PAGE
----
I do not think that I need probe my own logic. My position is absolutely clear. I have established that there is a systemic problem: evidence provided, with the support of the Ministry of Defence, shows that one in four members of our armed forces has suffered physical or verbal assault, or other forms of discrimination. The MOD has yet to provide any evidence to refute that. As I said, it promised last year to undertake a study, but has so far failed to do so.
We seem to be going round in circles, and I am trying to resist doing that, because I am sure we all want to hear from the Minister.
I have not yet heard anyone—including my hon. Friend the Member for Penrith and The Border—deny that people may well, on occasion, feel that they have been discriminated against or abused simply because of their membership of the armed forces. I have heard no one disagree with that premise as yet. The fact is, however—and this is what the hon. Gentleman does not seem to accept—that the same thing happens to plenty of other people simply as a consequence of their jobs. Staff in jobcentres, people who work in accident and emergency departments, and other public sector workers who do a fantastic job for the country should not suffer assaults and abuse either, and yet they do.
I do not want to start trying to decide which jobs are more important than others, because I do not think that would be particularly healthy. They are all crucial jobs. We all rely on the people who do those jobs, and, in my view, they all deserve equal protection before the law. For instance, I cannot think of anything that the hon. Gentleman has said that would not apply to police officers. They get terrible abuse simply for being police officers. I hear them being called all sorts of names that are totally unacceptable. The police do a fantastic job.
Where the law does apply specifically to the police is the special offence for an assault on a police constable in execution of his duty. I might be reasonably sympathetic to the hon. Gentleman’s case if he came along and said, “I think that what happens for the armed forces should mirror what happens for the police,” but he is not trying to bring in an equivalent measure. He is trying to bring in something completely different which has nothing to do with the execution of duties. It simply relates to the occupation of members of our armed forces.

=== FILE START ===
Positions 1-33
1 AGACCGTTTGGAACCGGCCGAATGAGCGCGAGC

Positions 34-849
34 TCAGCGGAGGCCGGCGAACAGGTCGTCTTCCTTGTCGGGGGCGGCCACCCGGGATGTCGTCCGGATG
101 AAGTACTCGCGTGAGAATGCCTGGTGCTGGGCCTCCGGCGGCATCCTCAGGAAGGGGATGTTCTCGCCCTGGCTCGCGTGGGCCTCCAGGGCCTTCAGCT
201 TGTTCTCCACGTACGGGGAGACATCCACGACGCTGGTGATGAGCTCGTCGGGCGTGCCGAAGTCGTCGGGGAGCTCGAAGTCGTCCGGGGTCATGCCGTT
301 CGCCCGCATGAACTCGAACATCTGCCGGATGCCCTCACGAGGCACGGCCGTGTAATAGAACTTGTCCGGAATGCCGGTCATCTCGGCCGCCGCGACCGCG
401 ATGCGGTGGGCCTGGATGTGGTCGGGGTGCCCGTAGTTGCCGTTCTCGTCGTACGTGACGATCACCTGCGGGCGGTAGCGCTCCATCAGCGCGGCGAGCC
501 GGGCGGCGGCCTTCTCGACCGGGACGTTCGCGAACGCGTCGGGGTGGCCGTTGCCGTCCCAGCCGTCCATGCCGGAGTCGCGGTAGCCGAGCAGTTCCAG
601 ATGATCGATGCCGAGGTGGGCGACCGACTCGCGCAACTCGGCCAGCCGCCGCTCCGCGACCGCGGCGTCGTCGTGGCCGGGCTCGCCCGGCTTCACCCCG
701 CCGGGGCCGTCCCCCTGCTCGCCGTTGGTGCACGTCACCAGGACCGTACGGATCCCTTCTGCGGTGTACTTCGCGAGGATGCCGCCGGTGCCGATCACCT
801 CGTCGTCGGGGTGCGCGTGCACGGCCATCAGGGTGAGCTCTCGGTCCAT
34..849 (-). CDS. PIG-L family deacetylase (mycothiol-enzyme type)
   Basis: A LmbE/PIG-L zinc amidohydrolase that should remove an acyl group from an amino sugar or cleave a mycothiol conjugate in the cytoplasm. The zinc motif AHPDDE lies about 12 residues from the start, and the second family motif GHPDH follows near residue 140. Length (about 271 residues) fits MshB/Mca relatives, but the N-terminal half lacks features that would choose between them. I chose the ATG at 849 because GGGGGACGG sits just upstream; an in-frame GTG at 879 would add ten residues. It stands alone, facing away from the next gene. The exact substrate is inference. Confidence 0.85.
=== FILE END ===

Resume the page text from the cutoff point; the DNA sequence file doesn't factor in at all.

My hon. Friend the Member for Penrith and The Border touched on the point that there is a slight irony in the Bill and I want to highlight it. Clause 2, on the prohibition of discrimination, is designed to ensure that members of the armed forces are treated equally with everybody else in the country. It is a perfectly laudable aim that people should be treated equally. It is one that I agree with. However, clause 1 tries to ensure that members of the armed forces are not treated equally compared with everybody else, but that in some respects they should be treated differently from other people in the eyes of the law. I have always thought that an essential tenet of the law is that everybody is equal in the face of it. I think that should apply to victims as well as people who commit crimes. We should not be trying to separate out different categories of people. We should look at the offence committed and prosecute people based on the seriousness of the offence, and the victim should be treated equally whoever the victim happens to be, based on what happened to them. When we start trying to pick and choose and say attacks on one category of people are more serious than those on another, we are going down a dangerous road.
There are some exceptions; my hon. Friend touched on them. I particularly feel that attacks on people who have a disability are especially abhorrent for all sorts of reasons, but the main one is that they are often vulnerable people who are in no position to defend themselves. Cruelty to children can be put in a similar category. But these are all matters of individual viewpoint and down to our own values.
Beyond that, however, it becomes very difficult to decide which person is more important and which offence is more suitable simply based on the fact of who has been attacked as opposed to the nature of the offence.